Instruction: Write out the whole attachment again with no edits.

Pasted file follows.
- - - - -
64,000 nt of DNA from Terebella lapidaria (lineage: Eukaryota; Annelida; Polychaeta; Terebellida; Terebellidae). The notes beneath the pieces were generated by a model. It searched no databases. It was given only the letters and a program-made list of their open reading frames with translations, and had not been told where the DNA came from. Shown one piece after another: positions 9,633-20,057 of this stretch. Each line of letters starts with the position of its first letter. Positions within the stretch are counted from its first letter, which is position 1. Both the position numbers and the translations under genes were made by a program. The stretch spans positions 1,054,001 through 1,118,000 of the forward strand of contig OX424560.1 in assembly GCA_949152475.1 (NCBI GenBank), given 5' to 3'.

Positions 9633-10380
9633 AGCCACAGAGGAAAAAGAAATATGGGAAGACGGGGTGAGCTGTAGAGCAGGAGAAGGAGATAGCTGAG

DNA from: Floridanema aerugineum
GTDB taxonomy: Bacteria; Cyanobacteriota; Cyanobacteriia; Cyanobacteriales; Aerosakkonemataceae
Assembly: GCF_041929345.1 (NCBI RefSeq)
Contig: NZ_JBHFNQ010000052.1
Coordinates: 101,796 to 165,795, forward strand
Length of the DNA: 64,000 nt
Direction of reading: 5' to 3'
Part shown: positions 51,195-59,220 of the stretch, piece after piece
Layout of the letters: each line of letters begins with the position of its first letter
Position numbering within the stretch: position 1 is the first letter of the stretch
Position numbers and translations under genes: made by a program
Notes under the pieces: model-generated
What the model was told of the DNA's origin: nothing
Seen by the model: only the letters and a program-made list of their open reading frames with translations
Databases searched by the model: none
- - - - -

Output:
64,000 nt of DNA from Terebella lapidaria (lineage: Eukaryota; Annelida; Polychaeta; Terebellida; Terebellidae). The notes beneath the pieces were generated by a model. It searched no databases. It was given only the letters and a program-made list of their open reading frames with translations, and had not been told where the DNA came from. Shown one piece after another: positions 9,633-20,057 of this stretch. Each line of letters starts with the position of its first letter. Positions within the stretch are counted from its first letter, which is position 1. Both the position numbers and the translations under genes were made by a program. The stretch spans positions 1,054,001 through 1,118,000 of the forward strand of contig OX424560.1 in assembly GCA_949152475.1 (NCBI GenBank), given 5' to 3'.

Positions 9633-10380
9633 AGCCACAGAGGAAAAAGAAATATGGGAAGACGGGGTGAGCTGTAGAGCAGGAGAAGGAGATAGCTGAG

DNA from: Floridanema aerugineum
GTDB taxonomy: Bacteria; Cyanobacteriota; Cyanobacteriia; Cyanobacteriales; Aerosakkonemataceae
Assembly: GCF_041929345.1 (NCBI RefSeq)
Contig: NZ_JBHFNQ010000052.1
Coordinates: 101,796 to 165,795, forward strand
Length of the DNA: 64,000 nt
Direction of reading: 5' to 3'
Part shown: positions 51,195-59,220 of the stretch, piece after piece
Layout of the letters: each line of letters begins with the position of its first letter
Position numbering within the stretch: position 1 is the first letter of the stretch
Position numbers and translations under genes: made by a program
Notes under the pieces: model-generated
What the model was told of the DNA's origin: nothing
Seen by the model: only the letters and a program-made list of their open reading frames with translations
Databases searched by the model: none